P207 Prevalence and characteristics of Romanian patients with upper GI tract involvement in Crohn's disease
Dimitriu A., Ichim S., Cojocaru M., Gheorghe C., Diculescu M., Iacob R., Gheorghe L.
Clinical Institute Fundeni, Department of Digestive Diseases and Liver Transplantation, Bucharest, Romania
Prevalence of upper GI involvement in CD has been reported to be low. This can be due to difficulties encountered in establishing a clear diagnosis. The aim of the study was to evaluate the rate of upper GI involvement in CD patients based on the data coming from a regional, population-based romanian registry, and to identify their chracteristics on diagnosis and during follow-up.
In order to study the characteristics of patients with upper GI Crohn's disease, we used data from EPIROM- a regional, population-based registry. Data was collected between 2014–2016. Upper GI tract involvement was considered when endoscopy described erythema, edema, linear or aphtoid erosions or deep ulcers, combined with a histologic report describing nonspecific chronic inflammation, focally enhanced gastritis or granuloma.
Out of 113 patients with CD, fourteen (12.38%) were considered to have upper GI tract involvement: 10 had gastroduodenal lesions, 3 had only gastric lesions and one patient had only duodenal lesions. None of the patients had esophageal CD. Apthoid erosions and deep ulcers were the most common endoscopic findings (64.28%). Chronic active gastritis was the most common histologic finding (71.42%). Only one patient was found to have gastric granuloma.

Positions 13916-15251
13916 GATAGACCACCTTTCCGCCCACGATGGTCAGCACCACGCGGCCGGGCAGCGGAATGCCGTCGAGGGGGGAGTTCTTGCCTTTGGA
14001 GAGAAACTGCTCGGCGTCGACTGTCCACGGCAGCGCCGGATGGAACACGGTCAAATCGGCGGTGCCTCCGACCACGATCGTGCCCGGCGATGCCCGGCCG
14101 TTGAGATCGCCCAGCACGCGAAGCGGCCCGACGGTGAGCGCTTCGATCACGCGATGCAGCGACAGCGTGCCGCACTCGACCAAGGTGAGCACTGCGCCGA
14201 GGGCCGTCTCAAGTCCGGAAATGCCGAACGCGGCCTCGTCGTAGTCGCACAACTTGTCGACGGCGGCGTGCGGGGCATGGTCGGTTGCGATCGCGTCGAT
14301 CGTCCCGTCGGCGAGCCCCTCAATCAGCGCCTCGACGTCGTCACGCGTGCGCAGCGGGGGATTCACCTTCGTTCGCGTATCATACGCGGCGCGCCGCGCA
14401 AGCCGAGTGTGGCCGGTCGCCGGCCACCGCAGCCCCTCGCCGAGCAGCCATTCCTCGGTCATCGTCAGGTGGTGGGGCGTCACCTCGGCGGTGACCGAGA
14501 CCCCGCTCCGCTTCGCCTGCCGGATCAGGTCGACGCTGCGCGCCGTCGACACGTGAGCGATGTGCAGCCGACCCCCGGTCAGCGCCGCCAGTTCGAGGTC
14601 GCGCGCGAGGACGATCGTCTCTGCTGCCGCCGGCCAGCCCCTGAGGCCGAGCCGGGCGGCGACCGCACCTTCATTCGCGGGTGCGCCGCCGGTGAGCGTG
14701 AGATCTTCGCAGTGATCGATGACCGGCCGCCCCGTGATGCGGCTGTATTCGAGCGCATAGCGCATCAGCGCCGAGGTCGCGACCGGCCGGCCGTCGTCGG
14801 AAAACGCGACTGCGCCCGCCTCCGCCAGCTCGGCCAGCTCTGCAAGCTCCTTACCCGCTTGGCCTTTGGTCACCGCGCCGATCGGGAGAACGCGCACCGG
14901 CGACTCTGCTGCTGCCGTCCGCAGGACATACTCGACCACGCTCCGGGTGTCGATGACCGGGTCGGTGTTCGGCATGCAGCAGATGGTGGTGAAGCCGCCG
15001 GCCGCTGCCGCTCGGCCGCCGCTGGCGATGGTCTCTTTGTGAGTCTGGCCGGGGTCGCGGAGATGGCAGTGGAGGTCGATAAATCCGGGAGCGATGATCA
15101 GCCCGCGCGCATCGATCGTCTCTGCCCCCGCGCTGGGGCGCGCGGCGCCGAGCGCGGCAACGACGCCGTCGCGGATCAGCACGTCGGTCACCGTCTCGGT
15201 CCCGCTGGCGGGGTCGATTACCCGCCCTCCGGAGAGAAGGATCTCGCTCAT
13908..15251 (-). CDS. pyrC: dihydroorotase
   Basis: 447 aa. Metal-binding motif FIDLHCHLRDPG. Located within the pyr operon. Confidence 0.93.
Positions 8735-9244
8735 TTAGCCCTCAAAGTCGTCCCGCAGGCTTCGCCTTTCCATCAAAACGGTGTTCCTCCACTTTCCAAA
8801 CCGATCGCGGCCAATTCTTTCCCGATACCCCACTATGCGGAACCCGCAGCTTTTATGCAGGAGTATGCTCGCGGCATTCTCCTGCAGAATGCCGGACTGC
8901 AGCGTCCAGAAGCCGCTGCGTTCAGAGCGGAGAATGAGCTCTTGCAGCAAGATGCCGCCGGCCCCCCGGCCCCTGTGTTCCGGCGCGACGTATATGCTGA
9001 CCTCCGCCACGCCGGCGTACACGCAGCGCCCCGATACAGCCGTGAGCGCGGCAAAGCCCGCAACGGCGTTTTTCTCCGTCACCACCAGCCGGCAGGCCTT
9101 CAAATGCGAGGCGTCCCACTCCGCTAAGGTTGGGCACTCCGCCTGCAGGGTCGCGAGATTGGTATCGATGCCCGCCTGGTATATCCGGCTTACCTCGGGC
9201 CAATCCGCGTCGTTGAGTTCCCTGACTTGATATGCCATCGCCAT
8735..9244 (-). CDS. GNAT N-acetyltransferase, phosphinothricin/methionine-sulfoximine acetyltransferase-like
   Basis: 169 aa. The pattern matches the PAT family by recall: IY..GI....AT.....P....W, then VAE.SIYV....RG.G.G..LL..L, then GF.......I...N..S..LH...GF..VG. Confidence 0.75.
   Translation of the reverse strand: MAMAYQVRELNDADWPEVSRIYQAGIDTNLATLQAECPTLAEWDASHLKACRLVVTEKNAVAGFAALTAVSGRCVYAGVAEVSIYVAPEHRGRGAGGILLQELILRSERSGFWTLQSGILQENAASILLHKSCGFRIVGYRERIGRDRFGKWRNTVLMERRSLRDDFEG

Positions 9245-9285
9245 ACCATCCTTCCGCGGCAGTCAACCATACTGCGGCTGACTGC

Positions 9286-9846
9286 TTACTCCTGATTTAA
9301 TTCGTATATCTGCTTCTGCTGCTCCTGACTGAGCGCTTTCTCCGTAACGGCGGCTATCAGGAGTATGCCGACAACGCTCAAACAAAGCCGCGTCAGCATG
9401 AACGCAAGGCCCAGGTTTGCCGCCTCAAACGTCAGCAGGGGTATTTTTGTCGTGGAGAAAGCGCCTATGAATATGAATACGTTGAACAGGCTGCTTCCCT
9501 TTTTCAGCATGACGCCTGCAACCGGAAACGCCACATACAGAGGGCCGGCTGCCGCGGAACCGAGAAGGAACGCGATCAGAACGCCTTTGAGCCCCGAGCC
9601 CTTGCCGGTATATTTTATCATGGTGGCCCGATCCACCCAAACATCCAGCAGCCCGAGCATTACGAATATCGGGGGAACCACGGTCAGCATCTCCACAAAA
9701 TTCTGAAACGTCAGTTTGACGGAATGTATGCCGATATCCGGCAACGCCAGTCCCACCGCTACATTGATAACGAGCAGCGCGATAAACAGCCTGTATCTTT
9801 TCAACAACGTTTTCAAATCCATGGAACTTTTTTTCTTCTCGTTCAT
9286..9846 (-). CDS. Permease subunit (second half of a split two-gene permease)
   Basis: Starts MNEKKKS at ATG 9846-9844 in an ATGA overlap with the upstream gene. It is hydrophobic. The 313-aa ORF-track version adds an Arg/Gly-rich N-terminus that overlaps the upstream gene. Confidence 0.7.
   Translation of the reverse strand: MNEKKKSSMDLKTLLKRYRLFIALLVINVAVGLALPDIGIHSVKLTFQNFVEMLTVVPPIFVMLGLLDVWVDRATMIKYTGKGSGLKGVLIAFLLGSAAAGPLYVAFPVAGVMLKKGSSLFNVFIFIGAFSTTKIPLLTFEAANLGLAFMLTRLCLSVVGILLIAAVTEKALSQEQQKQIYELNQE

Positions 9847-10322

Two thirds of patients with upper GI tract involvement were considered to have severe disease, based on the endoscopical and histological scores.
Upper GI tract disease was most commonly found in association with ileocolonic disease (50%), followed by ileal disease (28.57%) and colonic disease (21.42%) No cases with exclusive involvement of the upper GI tract were registered.
Intestinal stenosis was the most common complication of CD in these patients and it was found to be significantly associated with upper GI tract involvement (p=0.021). Intestinal stenosis was found in 9 patients with upper GI tract involvement (64.28%), 7 of these associated ileal disease, and 2 associated ileocolonic disease.
The rate of upper GI involvement in CD is low. Most of the patients had gastroduodenal lesions combined with ileocolonic involvement. The disease is more severe in these cases and the development of intestinal stenosis occurs more frequently.
These patients usually associate a poor prognosis, thus a prompt and highly efficient therapeutic method is needed early in the course of the disease.